The upside to the figure's popularity is that there is plenty of content on Flint for everyone to enjoy.  You'll find some great work among the content below.  So, check out the links and leave a comment for your favorite features.

Tiger Force Flint Profile

Tiger Force Flint by thedustinmccoy

Tiger Force Flint by thevintagetoylife

Wednesday, July 3, 2024

The Zeroes - Mark VIII

So, I completely forgot about the zeroes in 2023.  Not that it really matters.  But, the Zeroes posts used to do fairly good numbers.  The purpose of this is to showcase the poorest performing posts of the last year.  As always, some make sense as the items are obscure or not interesting.  But, in other cases, the subject seemed like it would do OK.  But, for some reason, it didn't.

Action Force Stalker - Around The Web

This is one of those cases where a figure that should be popular just didn't do numbers.  I suspect that Snake Eyes repaints have gotten blase.  

Action Force Stalker, Palitoy, European Exclusive, snake Eyes

1992 Dice - Random Photos

Dice is a cool figure.  His ninja action limits him, though.  Regardless, no one really cared about some random photos of this figure.

1992 Ninja Force Dice, Slice, Night Creeper, 1993

1994 Viper (Made in Indonesia) 

This was a disappointment.  The 1994 Viper is a figure I really enjoy.  And, these days, he is relatively popular.  At least, so I thought.  But, his profile did dismal numbers and was quickly brushed to the ash-heap of this site's archives.

1994 Cobra Viper

2001 Destro

No real surprise here.  The 1992 Destro isn't that popular a figure.  And, this 2001 repaint is barely different.  So, no one really cared about it.

2001 Destro, ARAHC, 1987 Jinx

1994 Beach Head 

Another one that makes sense.  The 1993 Beach Head is generally criticized, roundly.  And, adding a splash of neon yellow to his paint job doesn't make him any more popular, even if the figure is probably a little better.

1994 Beach Head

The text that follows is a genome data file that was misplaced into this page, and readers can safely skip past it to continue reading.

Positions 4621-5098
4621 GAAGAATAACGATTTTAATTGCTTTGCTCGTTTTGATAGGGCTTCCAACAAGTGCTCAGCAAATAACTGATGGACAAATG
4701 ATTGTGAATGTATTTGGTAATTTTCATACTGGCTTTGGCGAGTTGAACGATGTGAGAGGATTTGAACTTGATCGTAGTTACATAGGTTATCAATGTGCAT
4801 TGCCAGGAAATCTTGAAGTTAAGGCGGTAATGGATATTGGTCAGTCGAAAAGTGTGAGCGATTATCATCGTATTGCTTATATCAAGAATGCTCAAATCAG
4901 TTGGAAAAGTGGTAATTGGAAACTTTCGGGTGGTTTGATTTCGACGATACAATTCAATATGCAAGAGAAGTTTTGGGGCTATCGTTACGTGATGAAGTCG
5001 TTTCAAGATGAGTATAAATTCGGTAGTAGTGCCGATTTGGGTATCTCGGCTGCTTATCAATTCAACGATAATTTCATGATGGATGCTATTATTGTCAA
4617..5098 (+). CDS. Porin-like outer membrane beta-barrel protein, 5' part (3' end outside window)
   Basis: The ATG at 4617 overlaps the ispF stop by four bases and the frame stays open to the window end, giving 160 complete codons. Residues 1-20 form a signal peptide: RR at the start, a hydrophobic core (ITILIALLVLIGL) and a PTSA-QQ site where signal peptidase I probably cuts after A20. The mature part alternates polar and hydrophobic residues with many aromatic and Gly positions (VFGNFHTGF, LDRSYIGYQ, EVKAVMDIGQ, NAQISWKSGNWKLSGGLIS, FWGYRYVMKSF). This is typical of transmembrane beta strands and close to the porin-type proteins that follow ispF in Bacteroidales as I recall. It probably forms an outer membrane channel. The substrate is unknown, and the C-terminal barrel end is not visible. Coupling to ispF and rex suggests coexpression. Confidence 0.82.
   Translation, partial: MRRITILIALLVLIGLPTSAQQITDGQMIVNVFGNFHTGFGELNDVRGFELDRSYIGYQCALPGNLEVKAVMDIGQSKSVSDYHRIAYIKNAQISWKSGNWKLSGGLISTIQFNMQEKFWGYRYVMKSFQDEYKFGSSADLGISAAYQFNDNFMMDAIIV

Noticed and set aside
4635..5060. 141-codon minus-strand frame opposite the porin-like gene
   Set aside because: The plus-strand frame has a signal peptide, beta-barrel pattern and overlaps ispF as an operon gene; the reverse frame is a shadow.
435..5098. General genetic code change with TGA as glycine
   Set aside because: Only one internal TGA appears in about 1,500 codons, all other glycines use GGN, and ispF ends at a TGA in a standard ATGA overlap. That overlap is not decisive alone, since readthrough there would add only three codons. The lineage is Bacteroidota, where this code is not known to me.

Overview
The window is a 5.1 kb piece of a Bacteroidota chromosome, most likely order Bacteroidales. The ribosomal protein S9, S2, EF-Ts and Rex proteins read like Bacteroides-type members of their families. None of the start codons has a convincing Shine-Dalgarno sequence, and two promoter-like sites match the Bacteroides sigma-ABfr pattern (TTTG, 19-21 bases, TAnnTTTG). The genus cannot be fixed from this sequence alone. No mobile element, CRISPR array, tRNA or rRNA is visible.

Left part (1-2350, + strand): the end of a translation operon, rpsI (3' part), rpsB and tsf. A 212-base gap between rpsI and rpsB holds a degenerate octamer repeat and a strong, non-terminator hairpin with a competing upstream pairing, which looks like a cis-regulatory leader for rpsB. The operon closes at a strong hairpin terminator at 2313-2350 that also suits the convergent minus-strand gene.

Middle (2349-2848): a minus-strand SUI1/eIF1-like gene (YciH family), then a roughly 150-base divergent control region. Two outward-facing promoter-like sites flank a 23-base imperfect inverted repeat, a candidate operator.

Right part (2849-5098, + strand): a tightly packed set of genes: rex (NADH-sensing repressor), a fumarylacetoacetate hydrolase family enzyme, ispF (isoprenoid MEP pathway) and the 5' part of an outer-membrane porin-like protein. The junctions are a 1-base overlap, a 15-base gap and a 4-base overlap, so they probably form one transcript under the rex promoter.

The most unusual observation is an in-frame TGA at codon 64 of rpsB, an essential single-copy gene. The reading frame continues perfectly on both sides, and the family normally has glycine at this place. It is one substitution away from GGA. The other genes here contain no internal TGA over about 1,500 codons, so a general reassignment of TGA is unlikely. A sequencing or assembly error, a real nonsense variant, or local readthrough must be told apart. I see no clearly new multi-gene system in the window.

1985 Bazooka - Around The Web

Around the Web features don't tend to do great numbers.  But, this Bazooka was greeted with absolute silence.  It's an obscure figure that is more joke fodder than anything.  

1993 Bazooka

Black Major Tank Commander

Usually, factory custom figures perform very well.  But, this Tank Commander didn't get a lot of interest.  Upon its release, this figure was pretty ignored.  And, it was cheap for many years.  So, that translated to a flaming dud.

2016 Black Major Tank Commander, Cobra Trooper, Factory Custom

So, that wraps up a year's worth of duds.  Speaking of which, Rarities Month this year wasn't spectacular.  But, it had some volume.  I'm at a point where it's getting harder to find oddities and rare items that aren't part of the secret cabal.  I have some items for next year.  And, I have 11 months to find some more.  

Until then, keep coming by for more items.  I'll have more profiles as the year winds down.  I just haven't had much motivation this year.  I haven't acquired any Joes in almost 6 months.  And, I don't really feel compelled to change that: despite some really nice factory customs coming out.  I need to pull the trigger on a Baroness or two and also gear up for some of the Low-Light/Beach Head/Shockwave colorways.  Until then, though, I'll have a smattering of content.  I've found that going back and re-examining some of the figures from the earliest days of the site has lead to some inspiration.  So, I might be doing more of that as 2024 winds down.

Thanks for stopping by and leaving your thoughts.